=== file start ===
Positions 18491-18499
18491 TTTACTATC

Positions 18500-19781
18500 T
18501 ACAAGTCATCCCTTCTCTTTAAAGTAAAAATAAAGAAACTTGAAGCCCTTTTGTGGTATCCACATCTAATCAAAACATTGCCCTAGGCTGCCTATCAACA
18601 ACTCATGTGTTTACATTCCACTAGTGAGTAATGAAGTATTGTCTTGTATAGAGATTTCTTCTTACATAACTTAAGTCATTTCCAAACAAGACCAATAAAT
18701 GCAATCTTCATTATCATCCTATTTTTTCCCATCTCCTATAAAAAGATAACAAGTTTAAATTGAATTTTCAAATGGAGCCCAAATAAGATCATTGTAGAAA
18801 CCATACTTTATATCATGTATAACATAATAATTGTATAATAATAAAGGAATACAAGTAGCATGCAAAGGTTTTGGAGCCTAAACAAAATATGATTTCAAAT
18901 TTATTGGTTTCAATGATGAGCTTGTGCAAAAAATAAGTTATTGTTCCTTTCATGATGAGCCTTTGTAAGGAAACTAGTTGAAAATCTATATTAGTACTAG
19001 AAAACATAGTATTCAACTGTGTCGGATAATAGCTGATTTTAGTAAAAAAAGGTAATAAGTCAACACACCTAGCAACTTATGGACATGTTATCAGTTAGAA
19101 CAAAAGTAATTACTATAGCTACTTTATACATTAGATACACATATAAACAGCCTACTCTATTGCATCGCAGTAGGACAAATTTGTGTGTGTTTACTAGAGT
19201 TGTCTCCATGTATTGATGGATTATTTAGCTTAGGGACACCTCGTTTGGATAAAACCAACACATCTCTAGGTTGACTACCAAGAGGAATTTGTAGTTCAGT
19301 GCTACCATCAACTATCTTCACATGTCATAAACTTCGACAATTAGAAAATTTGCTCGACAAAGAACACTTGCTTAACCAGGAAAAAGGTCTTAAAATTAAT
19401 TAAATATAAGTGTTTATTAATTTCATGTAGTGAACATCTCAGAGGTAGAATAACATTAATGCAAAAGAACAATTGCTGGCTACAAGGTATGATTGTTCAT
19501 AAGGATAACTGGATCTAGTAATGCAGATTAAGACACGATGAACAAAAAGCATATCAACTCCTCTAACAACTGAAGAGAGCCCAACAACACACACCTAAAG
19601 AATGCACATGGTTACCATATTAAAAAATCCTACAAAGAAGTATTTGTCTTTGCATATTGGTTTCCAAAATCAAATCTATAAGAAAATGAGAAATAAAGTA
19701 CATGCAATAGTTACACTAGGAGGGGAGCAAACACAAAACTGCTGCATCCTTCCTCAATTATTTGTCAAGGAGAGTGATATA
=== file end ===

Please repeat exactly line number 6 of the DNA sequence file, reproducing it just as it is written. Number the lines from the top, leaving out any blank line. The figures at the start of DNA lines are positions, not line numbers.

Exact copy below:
18601 ACTCATGTGTTTACATTCCACTAGTGAGTAATGAAGTATTGTCTTGTATAGAGATTTCTTCTTACATAACTTAAGTCATTTCCAAACAAGACCAATAAAT